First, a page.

Within the DRC, the United Nations has committed up to 19,000 peace keepers who aid countries who have been torn by conflict by implanting programs which help to create lasting conditions for peace. The UN troops are typically comprised of civilian, police and military personnel, provided by various member states of the UN. The war-torn state of the DRC has in recent years been the subject of a United Nations peace mission, especially in the wake of the President Kabila’s commitment to stay in office despite his actions being unconstitutional. Aljazeera has recently reported that “two united nations workers from the peacekeeping mission in the DRC have been kidnapped by unknown attackers in the central Kasai region”. Michael Sharp and Zaida Catalan were among a panel of UN experts that were investigating conflicts that have simmered in DRC since the mid 1990’s.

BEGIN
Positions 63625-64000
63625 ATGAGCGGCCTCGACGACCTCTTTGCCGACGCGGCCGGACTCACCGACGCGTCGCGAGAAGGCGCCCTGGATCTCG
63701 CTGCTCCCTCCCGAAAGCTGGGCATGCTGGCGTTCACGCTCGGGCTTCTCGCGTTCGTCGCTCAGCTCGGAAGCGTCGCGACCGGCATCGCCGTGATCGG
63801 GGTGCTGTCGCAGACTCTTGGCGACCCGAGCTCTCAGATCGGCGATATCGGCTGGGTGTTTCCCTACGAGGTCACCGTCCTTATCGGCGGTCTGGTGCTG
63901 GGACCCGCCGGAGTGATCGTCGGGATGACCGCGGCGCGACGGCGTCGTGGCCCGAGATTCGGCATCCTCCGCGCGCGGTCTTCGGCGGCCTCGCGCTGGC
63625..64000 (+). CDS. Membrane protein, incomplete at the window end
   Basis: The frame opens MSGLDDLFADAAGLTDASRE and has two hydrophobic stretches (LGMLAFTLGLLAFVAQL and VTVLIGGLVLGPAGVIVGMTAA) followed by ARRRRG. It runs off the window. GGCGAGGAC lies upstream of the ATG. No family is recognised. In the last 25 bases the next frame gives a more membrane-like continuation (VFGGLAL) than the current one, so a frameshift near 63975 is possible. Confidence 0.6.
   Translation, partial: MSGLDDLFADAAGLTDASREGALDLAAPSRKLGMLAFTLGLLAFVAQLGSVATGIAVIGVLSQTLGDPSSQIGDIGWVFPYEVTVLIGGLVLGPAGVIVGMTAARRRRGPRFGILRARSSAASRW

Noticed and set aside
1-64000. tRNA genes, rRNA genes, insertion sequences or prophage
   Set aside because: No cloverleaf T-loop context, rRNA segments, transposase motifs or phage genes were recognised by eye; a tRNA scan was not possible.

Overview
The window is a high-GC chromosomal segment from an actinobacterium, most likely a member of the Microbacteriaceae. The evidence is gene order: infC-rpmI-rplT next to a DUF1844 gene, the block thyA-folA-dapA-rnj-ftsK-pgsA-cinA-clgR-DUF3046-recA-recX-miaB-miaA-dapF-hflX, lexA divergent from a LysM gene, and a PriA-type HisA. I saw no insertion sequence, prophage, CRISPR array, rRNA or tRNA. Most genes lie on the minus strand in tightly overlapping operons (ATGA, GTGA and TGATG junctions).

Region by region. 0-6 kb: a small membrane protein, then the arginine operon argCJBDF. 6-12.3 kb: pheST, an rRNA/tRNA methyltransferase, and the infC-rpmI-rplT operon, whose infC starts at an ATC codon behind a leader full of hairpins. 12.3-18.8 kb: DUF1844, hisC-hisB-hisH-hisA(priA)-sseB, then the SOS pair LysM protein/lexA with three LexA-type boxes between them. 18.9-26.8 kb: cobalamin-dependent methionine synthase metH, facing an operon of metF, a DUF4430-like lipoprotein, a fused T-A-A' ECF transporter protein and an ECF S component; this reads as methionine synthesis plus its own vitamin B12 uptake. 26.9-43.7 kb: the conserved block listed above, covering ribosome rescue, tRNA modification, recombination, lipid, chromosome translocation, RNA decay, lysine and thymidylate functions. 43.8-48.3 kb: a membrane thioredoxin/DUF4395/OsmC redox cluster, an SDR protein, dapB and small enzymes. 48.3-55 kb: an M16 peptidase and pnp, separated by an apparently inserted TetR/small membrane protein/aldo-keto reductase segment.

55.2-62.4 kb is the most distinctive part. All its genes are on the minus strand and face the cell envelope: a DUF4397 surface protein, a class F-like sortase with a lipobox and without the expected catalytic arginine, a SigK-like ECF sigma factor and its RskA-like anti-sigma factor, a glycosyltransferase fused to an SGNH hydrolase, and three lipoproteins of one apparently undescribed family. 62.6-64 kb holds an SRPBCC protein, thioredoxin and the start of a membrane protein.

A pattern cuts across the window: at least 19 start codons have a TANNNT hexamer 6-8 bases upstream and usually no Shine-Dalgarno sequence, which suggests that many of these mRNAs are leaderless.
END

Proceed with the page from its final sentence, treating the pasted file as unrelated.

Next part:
Unrest in this region has been credited to the murder of a tribal chief and militia leader Kamwina Nsapu by government forces, due to his opposition to President Kabila. The violence has led to a total of 400 deaths. Presently the UN mission in the DRC is the largest and most expensive peacekeeping mission to date, and is expected to grow as the dispute over the presidential election continues.